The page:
Boat Review: Sea Chaser 210 LX

The Bay Runner offers an affordable option for ­nearshore enthusiasts.

It’s a simple case of Economics 101. As demand for the popular bay-boat style increased in recent years, so did the sticker prices for most brands. Sea Chaser, a product brand of Carolina Skiff LLC, chose instead to sell boats at lower price points, and its latest offering, the 210 LX Bay Runner, continues that marketing strategy. This new boat’s improved finish and long list of features set a new standard. I tested one earlier this spring and came away pleasantly surprised. For the money, features and overall performance, this is a sweet ride.

Before starting the redesign of this 21-footer, Carolina Skiff listened to dealers like Antonietti Marine in Hudson, Florida, and incorporated their valuable input into the final product. The result: a fully finished liner with ­injected-foam flotation, two-part finished locking hatch lids with gas shocks throughout, and all-composite ­construction without a hint of wood. The distinctive splatter-pattern nonskid assures sound footing when wet, yet it remains soft on bare feet and easy to clean. If you look into the neatly ­organized bilge compartment, you’ll find a lack of any rough fiberglass, and actually enough room to get two hands inside to change out a pump or open a ­seacock if you have to.

The redesigned compact console sports a removable windshield for trailering and storage, an angled dash with room to flush-mount an electronic display and radio, an easy-access switch panel, and a comfortable toe-kick around the base. Analog gauges display engine functions. Vertical rod racks, plumbed to drain onto the deck, hold three rods apiece, straddling the console. The console door provides access to the trolling-motor batteries and wiring. Our test boat was equipped with the standard flip-back helm seat with a 70-quart Coleman cooler underneath. The four-position backrest allows for leaning-post-style operation for greater comfort when fishing off the stern. The Ultra leaning post with rod and cup holders is an available option. Twin ­folding jump-seats on the aft casting platform are standard, with storage ­compartments underneath.


Recessed horizontal rod racks on the gunwales represent another new design element. The set-back below the cap increases usable deck space by keeping tackle away from passing shins. Thick coaming pads add to the comfort. The insulated aft livewell, identified by its clear-acrylic lid, incorporates aeration, a high-speed pickup and LED lighting. A second 10-gallon baitwell, also with aeration and LED lighting, lies forward of the console.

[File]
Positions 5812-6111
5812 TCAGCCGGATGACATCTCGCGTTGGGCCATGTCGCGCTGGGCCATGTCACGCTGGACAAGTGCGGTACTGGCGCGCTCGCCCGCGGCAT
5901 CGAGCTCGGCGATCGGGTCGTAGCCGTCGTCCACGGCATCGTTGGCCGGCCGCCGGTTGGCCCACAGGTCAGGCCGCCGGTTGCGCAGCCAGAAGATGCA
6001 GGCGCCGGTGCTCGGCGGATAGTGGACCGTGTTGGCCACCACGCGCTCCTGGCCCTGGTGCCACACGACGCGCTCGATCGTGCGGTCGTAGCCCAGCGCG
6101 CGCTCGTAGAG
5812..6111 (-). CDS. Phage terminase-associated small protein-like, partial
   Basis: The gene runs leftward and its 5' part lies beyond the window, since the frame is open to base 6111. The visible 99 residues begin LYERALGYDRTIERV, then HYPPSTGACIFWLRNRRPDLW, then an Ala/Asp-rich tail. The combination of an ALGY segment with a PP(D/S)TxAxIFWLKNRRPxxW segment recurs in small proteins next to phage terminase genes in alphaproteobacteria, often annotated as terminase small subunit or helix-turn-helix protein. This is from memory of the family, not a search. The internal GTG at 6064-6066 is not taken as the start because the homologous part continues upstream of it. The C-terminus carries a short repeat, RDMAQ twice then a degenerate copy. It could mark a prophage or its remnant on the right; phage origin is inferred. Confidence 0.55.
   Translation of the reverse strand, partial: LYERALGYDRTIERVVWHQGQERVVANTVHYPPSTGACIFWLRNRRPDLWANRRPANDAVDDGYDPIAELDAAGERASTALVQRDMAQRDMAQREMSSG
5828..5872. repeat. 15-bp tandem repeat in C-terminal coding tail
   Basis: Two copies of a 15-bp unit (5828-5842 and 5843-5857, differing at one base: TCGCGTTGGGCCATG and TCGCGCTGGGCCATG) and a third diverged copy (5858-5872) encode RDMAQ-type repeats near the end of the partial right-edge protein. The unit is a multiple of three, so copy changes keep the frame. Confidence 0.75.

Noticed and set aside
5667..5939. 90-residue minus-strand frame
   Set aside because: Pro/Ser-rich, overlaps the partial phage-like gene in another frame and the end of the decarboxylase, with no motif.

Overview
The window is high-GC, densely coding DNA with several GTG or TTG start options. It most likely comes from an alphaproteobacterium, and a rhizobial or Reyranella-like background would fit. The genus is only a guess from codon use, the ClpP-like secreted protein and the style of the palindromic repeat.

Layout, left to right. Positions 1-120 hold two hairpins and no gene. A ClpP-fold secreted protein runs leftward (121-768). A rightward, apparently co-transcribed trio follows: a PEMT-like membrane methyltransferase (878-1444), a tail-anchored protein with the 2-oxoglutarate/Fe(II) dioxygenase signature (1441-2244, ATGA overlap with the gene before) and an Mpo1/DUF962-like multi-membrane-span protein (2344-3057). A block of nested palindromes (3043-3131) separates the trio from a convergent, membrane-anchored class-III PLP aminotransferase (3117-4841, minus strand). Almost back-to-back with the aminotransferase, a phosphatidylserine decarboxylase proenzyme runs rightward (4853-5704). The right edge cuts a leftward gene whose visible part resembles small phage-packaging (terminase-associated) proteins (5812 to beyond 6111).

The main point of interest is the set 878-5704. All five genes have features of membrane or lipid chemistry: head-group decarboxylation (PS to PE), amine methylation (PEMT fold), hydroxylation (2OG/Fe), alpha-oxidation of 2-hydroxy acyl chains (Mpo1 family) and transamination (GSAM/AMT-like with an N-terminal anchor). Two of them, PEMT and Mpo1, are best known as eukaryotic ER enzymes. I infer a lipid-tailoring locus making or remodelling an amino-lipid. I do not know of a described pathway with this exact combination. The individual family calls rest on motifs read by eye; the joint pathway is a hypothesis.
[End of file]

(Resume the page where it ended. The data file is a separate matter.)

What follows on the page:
The roomy forward casting platform transitions quickly by the side steps to the locking rod lockers port and starboard. Each box handles three combos with rod lengths up to 71/2 feet. A dedicated receptacle in the insulated centerline box holds a five-gallon bucket and cast net.

The 210 LX is prewired for a ­trolling motor with a port bow panel for the plug, an engine tilt and trim switch, and a 12-volt power port, with a second power point on the helm dash. Major upgrades for the LX include a hydraulic jack plate, raw-water washdown and electric trim tabs with indicator. One of the noteworthy standard features is LED lighting throughout. This package includes underwater stern lights, livewell illumination, courtesy and cup-holder lights, and the very cool stealth-navigation lights mounted in the rub rail.


The Sea Chaser boasts equally notable performance. Though pictured here with a Suzuki 200, our test craft was powered by a Mercury 150 FourStroke. It popped up on plane with little bow rise with power to spare to lope along easily at 4,500 rpm, making nearly 36 miles per hour. At wide-open throttle (5,800 rpm), the GPS read 47.5 miles per hour, with a fuel burn of just under 14 miles per gallon. With a soft and comfortable ride, the 210 LX skimmed over the wind-blown chop, with a solid feel and no shakes or shimmies. In a beam-to sea running in the troughs, we didn’t catch a drop of spray. The stern bit in and held in tight turns with no surprises in handling, always a welcome trait.

There’s no question you can spend more on other bay-boat brands and get your money’s worth. But for value and performance, the Sea Chaser 210 LX Bay Runner offers a good option, especially for first-time buyers. The dollars saved buy a lot of tackle and bait. And that always makes good economic sense.

The switch panel at the helm allows the captain to control independent LED lighting circuits throughout the boat.
A molded ring in the Sea Chaser’s ­insulated bow compartment holds a ­five-gallon bucket and cast net.
Passengers nestled down in the aft jump-seats easily keep an eye on the bait, thanks to the clear-acrylic livewell cover.
Ample storage in the horizontal rod lockers ­forward keeps tackle out of anglers’ and harm’s way.